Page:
The Final Tally (with Late Donations): $3,700
Some late donations came in, boosting the total even higher. The updated numbers are below. Once again, thanks to all who made one silly haircut into such a successful fundraiser for a multitude of worthwhile humanitarian charities.
Though The Hair Project is complete, there is still plenty more work left to do. Those of you who live in DC as well as other cities across the country will have the opportunity to make your voices heard this Sunday with the Rally to Stop Genocide. A list of speakers is here. Events in other cities can be found here.
It's important to show up in order to ensure that elected officials realize that there is a groundswell of support for intervention to stop this horrific genocide. The higher the turnout, the better chance there is for the international community to step up and meet its moral obligation. Once again, I'd like to remind you all of what former Senator Paul Simon (D-IL) had to say in retrospect with regards to the genocide in Rwanda: "If every member of the House and Senate had received 100 letters from people back home saying we have to do something about Rwanda, when the crisis was first developing, then I think the response would have been different."
Fortunately, some members of Congress do care. Now the key is getting them all to care and press for more international action. President Bush has now spoken strong words as well:
"The genocide in Sudan is unacceptable," Bush said. "There will be rallies across our country to send a message to the Sudanese government that the genocide must stop. ... I want the Sudanese government to understand the United States of America is serious about solving this problem."Finally, one last thing. As some folks have asked about what actions can actually be taken by the international community, I direct you to Nicholas Kristof's column from last Tuesday, as well as two sites he mentions: savedarfur.org and genocideintervention.net. For those of you who lack access to TimesSelect, I've excepted some of the column below:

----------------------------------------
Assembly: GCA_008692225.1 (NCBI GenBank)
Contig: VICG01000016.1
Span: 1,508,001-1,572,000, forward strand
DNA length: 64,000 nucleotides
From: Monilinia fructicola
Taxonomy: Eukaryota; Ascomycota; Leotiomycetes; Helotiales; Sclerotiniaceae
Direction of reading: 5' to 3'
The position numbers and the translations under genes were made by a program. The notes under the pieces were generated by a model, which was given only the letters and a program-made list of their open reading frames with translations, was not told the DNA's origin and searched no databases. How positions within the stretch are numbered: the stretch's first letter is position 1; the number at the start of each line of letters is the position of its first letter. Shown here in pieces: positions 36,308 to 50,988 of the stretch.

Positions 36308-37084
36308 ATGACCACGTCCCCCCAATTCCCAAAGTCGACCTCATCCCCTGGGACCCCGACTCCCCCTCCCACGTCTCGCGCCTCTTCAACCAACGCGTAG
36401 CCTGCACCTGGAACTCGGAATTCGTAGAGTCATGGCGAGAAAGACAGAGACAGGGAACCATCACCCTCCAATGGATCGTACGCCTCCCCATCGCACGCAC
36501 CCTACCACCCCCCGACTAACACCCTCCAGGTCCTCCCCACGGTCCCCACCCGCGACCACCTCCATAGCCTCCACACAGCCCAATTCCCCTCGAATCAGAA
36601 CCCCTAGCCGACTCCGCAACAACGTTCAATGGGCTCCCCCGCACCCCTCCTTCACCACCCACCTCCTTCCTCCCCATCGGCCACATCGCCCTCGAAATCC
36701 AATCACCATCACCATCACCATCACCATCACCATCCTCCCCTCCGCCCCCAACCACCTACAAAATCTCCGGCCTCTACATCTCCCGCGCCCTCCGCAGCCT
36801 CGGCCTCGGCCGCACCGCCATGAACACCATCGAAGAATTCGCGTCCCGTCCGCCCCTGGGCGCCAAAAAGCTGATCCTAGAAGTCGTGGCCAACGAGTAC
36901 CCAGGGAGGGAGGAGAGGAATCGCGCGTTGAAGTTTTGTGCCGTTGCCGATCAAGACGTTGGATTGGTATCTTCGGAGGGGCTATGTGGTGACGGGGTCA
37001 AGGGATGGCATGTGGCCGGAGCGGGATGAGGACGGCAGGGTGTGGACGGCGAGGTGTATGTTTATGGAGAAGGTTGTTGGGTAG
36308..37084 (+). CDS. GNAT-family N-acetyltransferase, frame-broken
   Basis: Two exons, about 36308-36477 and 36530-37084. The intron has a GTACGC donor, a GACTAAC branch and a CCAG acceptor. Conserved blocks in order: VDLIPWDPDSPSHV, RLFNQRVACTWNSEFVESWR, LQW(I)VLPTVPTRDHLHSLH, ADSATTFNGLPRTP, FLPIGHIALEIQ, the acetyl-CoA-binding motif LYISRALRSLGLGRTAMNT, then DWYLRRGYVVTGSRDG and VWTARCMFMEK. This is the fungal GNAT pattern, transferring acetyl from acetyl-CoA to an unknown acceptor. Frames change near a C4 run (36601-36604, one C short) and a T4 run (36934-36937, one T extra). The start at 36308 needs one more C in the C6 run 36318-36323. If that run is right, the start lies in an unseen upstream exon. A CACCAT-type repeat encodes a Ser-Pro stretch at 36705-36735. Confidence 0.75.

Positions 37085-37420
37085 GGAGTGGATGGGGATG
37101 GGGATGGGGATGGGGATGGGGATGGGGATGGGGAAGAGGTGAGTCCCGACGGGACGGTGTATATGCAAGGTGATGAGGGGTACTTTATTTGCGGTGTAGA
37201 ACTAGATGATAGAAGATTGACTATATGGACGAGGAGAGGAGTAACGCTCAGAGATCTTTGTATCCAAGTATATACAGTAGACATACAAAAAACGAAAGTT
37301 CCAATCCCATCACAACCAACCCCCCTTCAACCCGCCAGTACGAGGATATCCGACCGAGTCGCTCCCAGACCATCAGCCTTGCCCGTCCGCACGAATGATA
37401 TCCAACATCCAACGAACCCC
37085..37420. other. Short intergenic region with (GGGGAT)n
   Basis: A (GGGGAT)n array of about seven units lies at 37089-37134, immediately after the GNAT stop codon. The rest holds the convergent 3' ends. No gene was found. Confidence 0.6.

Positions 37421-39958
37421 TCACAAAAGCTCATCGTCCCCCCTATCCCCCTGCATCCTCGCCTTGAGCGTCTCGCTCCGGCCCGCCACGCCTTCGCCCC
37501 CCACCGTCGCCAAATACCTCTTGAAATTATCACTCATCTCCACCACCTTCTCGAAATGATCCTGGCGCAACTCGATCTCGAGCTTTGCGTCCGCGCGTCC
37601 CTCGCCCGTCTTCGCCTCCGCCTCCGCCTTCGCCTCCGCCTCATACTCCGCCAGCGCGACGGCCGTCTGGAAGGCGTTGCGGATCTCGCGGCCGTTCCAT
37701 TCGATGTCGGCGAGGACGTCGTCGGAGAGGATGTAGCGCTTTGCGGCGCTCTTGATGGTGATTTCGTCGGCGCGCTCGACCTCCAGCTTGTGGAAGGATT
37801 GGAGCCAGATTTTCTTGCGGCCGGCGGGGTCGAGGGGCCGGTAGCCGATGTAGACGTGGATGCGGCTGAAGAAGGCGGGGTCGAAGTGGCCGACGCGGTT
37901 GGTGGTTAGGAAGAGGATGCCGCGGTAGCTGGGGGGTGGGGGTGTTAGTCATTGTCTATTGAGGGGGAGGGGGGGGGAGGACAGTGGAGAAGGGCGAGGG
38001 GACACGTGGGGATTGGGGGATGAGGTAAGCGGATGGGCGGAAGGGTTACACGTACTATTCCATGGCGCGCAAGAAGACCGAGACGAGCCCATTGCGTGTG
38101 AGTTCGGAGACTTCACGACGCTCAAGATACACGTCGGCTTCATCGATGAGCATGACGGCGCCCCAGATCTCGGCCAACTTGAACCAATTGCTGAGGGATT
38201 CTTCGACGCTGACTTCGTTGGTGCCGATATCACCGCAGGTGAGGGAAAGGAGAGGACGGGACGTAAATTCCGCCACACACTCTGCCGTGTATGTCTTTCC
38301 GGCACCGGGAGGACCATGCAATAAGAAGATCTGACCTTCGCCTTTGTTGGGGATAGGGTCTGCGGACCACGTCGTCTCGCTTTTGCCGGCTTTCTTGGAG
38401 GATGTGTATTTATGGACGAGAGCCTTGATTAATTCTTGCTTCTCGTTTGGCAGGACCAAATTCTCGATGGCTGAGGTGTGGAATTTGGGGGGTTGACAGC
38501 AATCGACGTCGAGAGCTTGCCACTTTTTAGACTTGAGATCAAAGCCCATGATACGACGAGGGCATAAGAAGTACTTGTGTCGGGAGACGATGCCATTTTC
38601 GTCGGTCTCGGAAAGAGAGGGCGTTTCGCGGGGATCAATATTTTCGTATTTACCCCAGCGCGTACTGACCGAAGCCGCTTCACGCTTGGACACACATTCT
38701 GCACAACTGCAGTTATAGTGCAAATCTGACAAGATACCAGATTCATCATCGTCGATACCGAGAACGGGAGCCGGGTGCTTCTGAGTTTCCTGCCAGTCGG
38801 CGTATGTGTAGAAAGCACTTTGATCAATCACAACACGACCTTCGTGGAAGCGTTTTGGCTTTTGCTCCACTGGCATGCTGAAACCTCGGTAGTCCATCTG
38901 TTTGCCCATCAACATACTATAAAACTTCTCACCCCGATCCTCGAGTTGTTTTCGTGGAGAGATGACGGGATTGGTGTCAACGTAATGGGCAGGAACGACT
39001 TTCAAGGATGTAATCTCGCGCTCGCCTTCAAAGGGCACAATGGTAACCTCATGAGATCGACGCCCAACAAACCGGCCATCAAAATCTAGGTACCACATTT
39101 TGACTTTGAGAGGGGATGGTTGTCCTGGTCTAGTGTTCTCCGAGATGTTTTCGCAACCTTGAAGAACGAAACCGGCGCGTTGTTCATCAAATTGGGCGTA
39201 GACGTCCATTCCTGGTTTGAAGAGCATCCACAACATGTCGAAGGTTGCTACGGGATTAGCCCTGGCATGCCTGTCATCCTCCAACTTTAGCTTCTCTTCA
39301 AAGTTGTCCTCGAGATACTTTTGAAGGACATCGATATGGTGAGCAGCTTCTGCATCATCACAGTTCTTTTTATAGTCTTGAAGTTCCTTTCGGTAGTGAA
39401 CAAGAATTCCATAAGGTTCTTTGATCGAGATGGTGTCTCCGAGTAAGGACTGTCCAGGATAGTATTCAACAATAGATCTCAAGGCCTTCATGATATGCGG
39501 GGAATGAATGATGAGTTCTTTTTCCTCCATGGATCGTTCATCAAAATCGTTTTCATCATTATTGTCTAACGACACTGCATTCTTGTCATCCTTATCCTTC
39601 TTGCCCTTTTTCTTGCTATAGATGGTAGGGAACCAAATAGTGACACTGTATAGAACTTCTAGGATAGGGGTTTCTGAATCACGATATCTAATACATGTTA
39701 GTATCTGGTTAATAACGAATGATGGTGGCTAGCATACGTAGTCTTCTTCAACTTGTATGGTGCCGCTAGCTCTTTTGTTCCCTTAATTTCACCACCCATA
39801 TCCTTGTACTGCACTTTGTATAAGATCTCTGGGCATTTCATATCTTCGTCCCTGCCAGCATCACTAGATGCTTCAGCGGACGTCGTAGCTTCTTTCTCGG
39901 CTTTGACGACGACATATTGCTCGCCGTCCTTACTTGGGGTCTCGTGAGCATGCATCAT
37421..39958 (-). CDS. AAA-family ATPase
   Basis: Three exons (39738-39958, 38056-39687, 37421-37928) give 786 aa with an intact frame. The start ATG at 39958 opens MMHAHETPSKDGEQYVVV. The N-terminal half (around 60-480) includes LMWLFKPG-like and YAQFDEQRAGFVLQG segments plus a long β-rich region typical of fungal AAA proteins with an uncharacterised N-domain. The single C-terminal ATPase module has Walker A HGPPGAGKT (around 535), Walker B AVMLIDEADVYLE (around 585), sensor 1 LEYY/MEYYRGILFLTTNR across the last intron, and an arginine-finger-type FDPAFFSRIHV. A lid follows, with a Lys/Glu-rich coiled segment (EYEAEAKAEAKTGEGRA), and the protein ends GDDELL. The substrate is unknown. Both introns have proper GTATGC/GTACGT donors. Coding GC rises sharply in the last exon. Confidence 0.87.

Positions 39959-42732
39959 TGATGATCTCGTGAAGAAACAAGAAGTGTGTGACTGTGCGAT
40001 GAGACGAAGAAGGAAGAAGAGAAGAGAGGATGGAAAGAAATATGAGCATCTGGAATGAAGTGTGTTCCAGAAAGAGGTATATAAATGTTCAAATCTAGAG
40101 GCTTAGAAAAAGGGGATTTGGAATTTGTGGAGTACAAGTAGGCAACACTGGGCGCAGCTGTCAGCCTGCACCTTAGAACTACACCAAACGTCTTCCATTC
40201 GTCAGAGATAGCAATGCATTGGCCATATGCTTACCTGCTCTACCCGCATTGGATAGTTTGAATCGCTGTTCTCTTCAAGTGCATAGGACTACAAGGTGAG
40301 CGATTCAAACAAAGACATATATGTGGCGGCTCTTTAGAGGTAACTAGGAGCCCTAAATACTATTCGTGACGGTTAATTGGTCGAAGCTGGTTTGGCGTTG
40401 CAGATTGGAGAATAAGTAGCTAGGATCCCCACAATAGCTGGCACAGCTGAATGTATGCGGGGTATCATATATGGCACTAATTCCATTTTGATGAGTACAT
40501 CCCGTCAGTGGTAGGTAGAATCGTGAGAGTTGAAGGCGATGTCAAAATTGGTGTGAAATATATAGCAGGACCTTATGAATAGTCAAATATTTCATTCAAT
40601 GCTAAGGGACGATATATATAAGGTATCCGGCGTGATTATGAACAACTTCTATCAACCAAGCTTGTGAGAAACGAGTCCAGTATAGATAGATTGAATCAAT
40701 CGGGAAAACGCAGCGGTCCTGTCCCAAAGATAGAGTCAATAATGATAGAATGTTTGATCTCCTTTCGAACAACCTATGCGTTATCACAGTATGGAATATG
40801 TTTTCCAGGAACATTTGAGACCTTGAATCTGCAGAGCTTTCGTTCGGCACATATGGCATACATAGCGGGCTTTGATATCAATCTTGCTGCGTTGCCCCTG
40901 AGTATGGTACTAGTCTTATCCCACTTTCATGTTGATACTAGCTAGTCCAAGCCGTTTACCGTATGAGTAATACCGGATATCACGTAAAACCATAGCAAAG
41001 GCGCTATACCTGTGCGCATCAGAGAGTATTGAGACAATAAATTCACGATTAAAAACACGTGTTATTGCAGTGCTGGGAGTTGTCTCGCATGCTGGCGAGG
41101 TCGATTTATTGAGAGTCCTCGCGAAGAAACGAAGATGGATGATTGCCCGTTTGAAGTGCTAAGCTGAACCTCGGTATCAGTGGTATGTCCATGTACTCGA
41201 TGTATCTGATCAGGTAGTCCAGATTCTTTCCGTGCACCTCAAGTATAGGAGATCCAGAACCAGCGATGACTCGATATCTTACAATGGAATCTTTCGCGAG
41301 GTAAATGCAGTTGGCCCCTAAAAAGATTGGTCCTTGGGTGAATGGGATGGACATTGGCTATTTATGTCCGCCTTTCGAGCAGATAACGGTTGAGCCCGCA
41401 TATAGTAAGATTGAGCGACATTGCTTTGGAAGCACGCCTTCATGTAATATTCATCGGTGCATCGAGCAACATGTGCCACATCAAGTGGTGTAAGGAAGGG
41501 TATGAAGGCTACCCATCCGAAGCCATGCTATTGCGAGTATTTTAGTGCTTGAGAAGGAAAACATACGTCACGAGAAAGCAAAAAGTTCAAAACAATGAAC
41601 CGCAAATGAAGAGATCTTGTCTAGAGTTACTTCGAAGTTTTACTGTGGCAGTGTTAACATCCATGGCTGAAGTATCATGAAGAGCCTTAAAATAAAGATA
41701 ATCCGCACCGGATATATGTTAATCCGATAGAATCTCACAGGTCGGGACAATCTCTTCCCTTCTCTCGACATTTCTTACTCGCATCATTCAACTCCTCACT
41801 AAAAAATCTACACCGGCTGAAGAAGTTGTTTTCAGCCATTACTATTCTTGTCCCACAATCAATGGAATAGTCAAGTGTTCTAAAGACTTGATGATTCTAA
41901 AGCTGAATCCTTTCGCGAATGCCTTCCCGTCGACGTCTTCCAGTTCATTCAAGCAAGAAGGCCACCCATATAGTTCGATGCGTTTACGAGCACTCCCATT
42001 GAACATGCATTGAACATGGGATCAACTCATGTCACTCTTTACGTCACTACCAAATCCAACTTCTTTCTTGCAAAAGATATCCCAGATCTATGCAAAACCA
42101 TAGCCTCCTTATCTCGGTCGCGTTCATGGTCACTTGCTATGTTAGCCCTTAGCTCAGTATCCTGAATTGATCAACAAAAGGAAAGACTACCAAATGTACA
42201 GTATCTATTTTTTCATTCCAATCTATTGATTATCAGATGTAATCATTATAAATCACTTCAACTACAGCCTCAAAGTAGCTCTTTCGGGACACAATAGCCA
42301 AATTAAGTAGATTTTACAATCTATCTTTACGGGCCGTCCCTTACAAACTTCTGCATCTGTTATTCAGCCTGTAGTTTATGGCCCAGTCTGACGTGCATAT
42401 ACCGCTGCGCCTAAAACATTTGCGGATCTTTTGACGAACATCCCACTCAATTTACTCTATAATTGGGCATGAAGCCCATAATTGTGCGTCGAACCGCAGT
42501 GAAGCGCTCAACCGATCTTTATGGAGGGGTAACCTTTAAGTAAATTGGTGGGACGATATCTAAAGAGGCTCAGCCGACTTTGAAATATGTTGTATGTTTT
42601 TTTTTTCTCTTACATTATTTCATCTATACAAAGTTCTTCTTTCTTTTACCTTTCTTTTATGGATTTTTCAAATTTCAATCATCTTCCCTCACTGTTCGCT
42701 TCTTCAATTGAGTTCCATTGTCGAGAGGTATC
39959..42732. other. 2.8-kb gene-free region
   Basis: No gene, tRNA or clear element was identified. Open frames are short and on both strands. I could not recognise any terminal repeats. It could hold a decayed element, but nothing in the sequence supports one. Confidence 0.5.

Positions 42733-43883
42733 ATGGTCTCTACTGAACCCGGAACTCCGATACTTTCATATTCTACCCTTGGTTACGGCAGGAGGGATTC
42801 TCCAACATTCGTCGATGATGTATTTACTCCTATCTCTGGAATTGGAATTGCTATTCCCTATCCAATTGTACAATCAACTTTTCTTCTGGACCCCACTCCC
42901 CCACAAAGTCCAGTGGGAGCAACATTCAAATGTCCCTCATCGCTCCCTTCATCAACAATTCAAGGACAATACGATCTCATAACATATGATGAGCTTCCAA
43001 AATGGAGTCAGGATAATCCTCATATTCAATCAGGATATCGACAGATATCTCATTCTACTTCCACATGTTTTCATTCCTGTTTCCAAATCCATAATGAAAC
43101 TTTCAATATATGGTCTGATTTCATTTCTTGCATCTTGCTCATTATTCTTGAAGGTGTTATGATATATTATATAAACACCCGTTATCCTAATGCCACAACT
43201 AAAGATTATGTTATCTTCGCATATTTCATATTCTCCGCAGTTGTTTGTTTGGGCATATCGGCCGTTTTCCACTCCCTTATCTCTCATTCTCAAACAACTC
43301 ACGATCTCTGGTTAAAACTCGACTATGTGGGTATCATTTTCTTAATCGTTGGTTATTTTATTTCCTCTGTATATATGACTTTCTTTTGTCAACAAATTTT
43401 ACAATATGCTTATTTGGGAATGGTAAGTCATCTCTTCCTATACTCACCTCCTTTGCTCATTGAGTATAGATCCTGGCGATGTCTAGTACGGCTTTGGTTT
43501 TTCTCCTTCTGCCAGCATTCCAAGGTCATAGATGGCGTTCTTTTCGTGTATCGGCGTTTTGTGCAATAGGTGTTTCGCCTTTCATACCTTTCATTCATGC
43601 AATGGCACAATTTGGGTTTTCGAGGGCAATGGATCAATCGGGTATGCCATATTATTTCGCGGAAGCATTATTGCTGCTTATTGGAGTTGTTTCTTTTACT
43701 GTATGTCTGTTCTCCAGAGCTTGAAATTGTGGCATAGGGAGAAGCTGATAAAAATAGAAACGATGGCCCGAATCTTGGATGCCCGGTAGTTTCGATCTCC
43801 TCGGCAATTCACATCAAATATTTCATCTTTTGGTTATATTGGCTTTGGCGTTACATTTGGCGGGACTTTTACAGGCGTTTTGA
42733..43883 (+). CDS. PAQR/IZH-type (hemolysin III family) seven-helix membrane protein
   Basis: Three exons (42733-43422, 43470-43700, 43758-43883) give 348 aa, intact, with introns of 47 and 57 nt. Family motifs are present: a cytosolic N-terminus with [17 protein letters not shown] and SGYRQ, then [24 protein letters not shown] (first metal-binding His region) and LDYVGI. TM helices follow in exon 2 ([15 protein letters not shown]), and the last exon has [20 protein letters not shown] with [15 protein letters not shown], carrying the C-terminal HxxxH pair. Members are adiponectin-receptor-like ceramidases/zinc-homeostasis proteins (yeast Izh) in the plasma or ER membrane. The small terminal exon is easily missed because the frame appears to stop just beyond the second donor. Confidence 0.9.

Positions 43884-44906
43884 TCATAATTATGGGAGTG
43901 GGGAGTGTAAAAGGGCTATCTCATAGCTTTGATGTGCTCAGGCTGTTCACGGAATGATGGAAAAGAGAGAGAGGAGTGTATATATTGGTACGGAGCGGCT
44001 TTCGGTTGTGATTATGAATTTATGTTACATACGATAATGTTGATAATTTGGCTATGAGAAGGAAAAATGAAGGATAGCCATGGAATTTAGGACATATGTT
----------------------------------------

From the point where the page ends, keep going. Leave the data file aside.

The first step to stop the killing is to dispatch a robust U.N. peacekeeping force of at least 20,000 well-equipped and mobile troops. But because of precisely the nationalistic sensitivities that Osama is trying to stir, it shouldn't have U.S. ground troops. Instead, it should be made up mostly of Turks, Jordanians, Bangladeshis, Pakistanis and other Muslims, and smaller numbers of European and Asian troops. The U.S. can supply airlifts, and NATO can provide a short-term bridging force if necessary.
Second, the U.S. and France should enforce a no-fly zone from the French air base in Abéché, Chad. American military planners say this is practicable, particularly if it simply involves destroying Sudanese aircraft on the ground after they have attacked civilians.
Granted, these approaches carry real risks. After we shoot up a Sudanese military plane, Sudan may orchestrate a "spontaneous" popular riot that will involve lynching a few U.S. aid workers — or journalists.. . .
A no-fly zone and a U.N. force are among the ways we can apply pressure, but another essential element is public diplomacy. We should respond to Osama by shining a spotlight on the Muslim victims of Darfur (many Arabs have instinctively sided with Sudan's rulers and have no idea that nearly all of the victims of the genocide are Muslim).
The White House can invite survivors for a photo-op so they themselves can recount, in Arabic, how their children were beheaded and their mosques destroyed. We can release atrocity photos, like one I have from an African Union archive of the body of a 2-year-old boy whose face was beaten into mush. President Bush can make a major speech about Darfur, while sending Condi Rice and a planeload of television journalists to a refugee camp in Chad to meet orphans.
Madeleine Albright helped end the horrors of Sierra Leone simply by going there and being photographed with maimed children. Those searing photos put Sierra Leone on the global agenda, and policy makers hammered out solutions. Granted, it's the fault of the "CBS Evening News" that it gave Darfur's genocide only 2 minutes of coverage in all of last year (compared with the 36 minutes that it gave the Michael Jackson trial), but the administration can help when we in the media world drop the ball.
The U.S. could organize a summit meeting in Europe or the Arab world to call attention to Darfur, we could appoint a presidential envoy like Colin Powell, and we could make the issue much more prominent in our relations with countries like Egypt, Qatar, Jordan and China.
And here are our final numbers:
Total Donations: $3,700
Doctors Without Borders: $2,724
Save Darfur.org: $225
Environmental Working Group: $200
Oxfam America: $196
Amnesty International: $100
International Rescue Committee: $50
Humane Society (of the US): $25
Human Rights Watch: $20
UN World Food Programme: $10
And lastly, if you were wondering what happens once 22 months of hair growth is completely eliminated, here's one answer (and there are more pics of the hair-cutting process here):